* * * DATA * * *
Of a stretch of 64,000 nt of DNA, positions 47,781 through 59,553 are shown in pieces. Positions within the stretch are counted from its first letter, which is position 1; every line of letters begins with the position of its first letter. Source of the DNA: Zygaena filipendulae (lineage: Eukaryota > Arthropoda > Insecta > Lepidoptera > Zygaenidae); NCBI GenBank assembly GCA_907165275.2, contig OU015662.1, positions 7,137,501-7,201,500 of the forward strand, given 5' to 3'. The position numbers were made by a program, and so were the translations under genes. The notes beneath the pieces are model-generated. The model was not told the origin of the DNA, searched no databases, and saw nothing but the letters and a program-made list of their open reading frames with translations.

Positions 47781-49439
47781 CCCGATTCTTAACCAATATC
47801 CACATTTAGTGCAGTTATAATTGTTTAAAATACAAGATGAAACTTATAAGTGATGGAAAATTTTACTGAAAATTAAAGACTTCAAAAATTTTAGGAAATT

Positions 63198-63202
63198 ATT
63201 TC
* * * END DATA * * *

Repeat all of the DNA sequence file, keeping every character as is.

Of a stretch of 64,000 nt of DNA, positions 47,781 through 59,553 are shown in pieces. Positions within the stretch are counted from its first letter, which is position 1; every line of letters begins with the position of its first letter. Source of the DNA: Zygaena filipendulae (lineage: Eukaryota > Arthropoda > Insecta > Lepidoptera > Zygaenidae); NCBI GenBank assembly GCA_907165275.2, contig OU015662.1, positions 7,137,501-7,201,500 of the forward strand, given 5' to 3'. The position numbers were made by a program, and so were the translations under genes. The notes beneath the pieces are model-generated. The model was not told the origin of the DNA, searched no databases, and saw nothing but the letters and a program-made list of their open reading frames with translations.

Positions 47781-49439
47781 CCCGATTCTTAACCAATATC
47801 CACATTTAGTGCAGTTATAATTGTTTAAAATACAAGATGAAACTTATAAGTGATGGAAAATTTTACTGAAAATTAAAGACTTCAAAAATTTTAGGAAATT

Positions 63198-63202
63198 ATT
63201 TC